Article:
For many casual or amateur athletes, the thought of entering a triathlon can be pretty daunting. The prospect of competing, performing, or simply surviving through events that can last 12 hours or more is intimidating for us mere mortals!
Thankfully, there are many different versions of a triathlon. The shortest and most accessible of these is a super sprint triathlon. With distances and average finish times that even the most casual athletes can aspire to, this might be your chance to finally get into the wonderful world of triathlons.
This article will explain the details of this ‘mini-triathlon’, the important considerations for training for this sport, and provide an example program to get you in super-sprint shape fast!
What is a Super Sprint Triathlon?
The super sprint tri is a multi-sport event consisting of a 400m swim, a 10km cycling leg, and finishing with a 2.5km run. It is the youngest sibling in the triathlon world, with the next events up being the sprint triathlon, Olympic triathlon, and half to full Ironman events.
As mentioned, super sprints are a great starting point into the sport. Not only are the distances achievable for even the most beginner athletes, it is a great first foray into the spectacle of a triathlon event.
Super Sprint is a more friendly version of the triathlon to introduce you to the race day experience, including the preparation, registration process, race-day organization, and practicing the transitions that are a key part of this sport.
Super sprint triathlons are often run as part of bigger triathlon events, so you’ll also get exposure to the full experience and be able to feel competitive while enjoying the friendly, energetic atmosphere.
Not only for beginners, but super sprints are also a great way for regular triathletes to stay sharp between their main events or in the offseason, as the swim leg of these events are often held indoors.
Now let’s explore the major considerations when training for this unique sport.
How is Training for a Super Sprint Different?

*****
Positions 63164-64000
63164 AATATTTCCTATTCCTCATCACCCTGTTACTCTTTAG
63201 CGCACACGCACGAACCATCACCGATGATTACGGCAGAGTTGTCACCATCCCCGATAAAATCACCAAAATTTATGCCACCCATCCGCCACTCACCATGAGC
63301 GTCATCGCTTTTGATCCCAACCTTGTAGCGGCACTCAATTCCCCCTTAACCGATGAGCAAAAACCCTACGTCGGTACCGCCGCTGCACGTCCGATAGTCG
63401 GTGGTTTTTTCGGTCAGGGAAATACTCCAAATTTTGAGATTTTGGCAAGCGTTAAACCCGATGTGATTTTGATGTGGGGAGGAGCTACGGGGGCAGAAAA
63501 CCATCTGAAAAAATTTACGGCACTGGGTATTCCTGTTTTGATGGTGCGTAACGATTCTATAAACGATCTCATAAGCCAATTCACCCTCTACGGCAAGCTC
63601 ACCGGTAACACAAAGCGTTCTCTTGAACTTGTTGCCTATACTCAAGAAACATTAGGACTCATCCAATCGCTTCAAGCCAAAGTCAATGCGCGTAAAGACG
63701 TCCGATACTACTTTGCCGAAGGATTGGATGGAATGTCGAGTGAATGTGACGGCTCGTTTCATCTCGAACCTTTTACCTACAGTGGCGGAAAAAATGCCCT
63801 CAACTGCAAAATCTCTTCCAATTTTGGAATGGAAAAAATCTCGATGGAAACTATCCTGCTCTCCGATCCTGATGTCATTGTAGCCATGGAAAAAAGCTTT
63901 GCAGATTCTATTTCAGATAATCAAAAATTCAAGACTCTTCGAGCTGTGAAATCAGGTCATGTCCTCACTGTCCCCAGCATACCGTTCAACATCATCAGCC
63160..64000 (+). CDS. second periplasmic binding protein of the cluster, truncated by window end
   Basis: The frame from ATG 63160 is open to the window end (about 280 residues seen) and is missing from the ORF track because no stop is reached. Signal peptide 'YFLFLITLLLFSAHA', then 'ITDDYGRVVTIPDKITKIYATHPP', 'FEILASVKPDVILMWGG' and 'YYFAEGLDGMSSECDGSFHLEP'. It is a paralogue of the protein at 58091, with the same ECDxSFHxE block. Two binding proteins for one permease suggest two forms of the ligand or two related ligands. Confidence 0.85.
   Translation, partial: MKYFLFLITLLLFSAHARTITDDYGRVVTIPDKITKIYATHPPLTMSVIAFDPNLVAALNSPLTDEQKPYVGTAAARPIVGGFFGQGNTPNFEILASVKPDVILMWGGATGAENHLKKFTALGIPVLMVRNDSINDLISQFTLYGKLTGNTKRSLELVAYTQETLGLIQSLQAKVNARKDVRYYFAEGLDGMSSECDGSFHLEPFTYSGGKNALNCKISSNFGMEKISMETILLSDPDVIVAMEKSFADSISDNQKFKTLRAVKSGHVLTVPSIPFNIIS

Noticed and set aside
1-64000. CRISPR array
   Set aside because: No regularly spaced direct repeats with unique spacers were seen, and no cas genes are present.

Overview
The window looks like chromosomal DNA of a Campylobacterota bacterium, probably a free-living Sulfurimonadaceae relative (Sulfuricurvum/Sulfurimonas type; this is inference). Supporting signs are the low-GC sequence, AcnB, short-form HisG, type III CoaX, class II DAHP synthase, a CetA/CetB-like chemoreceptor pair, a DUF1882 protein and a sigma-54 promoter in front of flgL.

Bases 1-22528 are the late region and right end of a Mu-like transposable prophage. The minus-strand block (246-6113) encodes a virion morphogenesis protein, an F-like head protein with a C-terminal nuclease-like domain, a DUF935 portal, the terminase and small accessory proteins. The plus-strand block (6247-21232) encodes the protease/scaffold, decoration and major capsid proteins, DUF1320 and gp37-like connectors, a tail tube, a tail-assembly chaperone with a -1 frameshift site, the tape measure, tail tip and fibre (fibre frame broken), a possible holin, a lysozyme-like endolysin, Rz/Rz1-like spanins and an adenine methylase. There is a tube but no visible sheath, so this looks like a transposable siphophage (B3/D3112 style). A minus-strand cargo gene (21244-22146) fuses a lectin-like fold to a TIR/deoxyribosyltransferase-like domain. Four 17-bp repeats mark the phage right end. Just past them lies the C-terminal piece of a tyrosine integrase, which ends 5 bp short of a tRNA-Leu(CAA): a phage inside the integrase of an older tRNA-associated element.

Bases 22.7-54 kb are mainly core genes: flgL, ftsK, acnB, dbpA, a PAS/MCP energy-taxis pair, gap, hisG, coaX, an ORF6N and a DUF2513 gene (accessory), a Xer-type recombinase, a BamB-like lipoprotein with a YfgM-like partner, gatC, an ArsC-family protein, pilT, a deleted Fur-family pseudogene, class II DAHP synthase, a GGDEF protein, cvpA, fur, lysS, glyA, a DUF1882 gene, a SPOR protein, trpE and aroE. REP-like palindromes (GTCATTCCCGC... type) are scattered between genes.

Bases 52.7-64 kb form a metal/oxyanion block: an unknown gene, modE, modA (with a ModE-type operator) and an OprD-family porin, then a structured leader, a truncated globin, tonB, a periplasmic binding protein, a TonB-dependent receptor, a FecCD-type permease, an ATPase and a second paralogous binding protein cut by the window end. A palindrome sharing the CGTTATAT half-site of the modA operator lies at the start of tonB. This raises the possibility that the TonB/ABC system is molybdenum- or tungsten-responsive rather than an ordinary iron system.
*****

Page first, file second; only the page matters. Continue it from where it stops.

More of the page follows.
The shorter distances in a super sprint triathlon mean that short or medium-term training plans are sufficient to prepare for an event. The overuse injuries prevalent in many of the ultra-endurance triathlon events are less so in a sport like the super sprint.
That being said, it’s still important to make sure your training is periodized, and includes a sufficient work/rest balance to minimize the risk of injury or maladaptation.
The main mistake people make when training for a triathlon is viewing the sport as three separate categories, rather than a single unique modality in which the musculoskeletal system has to adapt to different stresses while the cardiopulmonary system works to keep things performing optimally.
While training for the single race legs is important, as a weakness in any of the three can let you down on race day, the key to triathlon training is in the combination of the different modes - especially in the shorter distance super sprint where endurance is replaced with higher intensities.
This has been shown in research which demonstrated biomechanical changes in running technique after cycling due to muscle fatigue.
In practical terms, this means if you isolate your training, you’ll get to race day and get a shock when you try to run the same way with gassed legs from the bike leg. So train smart and don’t expose yourself to a diminished performance, or worse, an injury.
With that in mind, let’s get into the fun part - training for your first super sprint triathlon!
Super Sprint Triathlon Training Plan
This example super sprint triathlon training program is designed for beginner athletes to get from the couch to super sprint triathlon ready in five weeks.
The two main steps involve working up to the individual distances of each leg, then getting used to combining the modalities by performing one mode straight after the others.
It is critical to include these combination sessions in your training, not only to get used to the physical effort of cycling after swimming and running after cycling, but to practice your transitions and changing your equipment smoothly and quickly.
Feel free to mix and match the days around to suit your schedule, just try to leave the same amount of recovery between whatever days you train.
Now you’re ready to complete your first super sprint triathlon, or to build on this program to improve your pace for each split and your overall race time!
If you have more time before your event, or want to step things up after your first race, this five-week program can be repeated a second time, replacing any days of ‘light intensity’ with ‘moderate intensity’, and any ‘moderate intensity’ sessions with ‘vigorous or race intensity’.
We hope this article inspired you to get into the awesome sport of triathlon through this easily accessible super sprint triathlon training.
Let us know which super sprint tri you’re signing up for in the comments!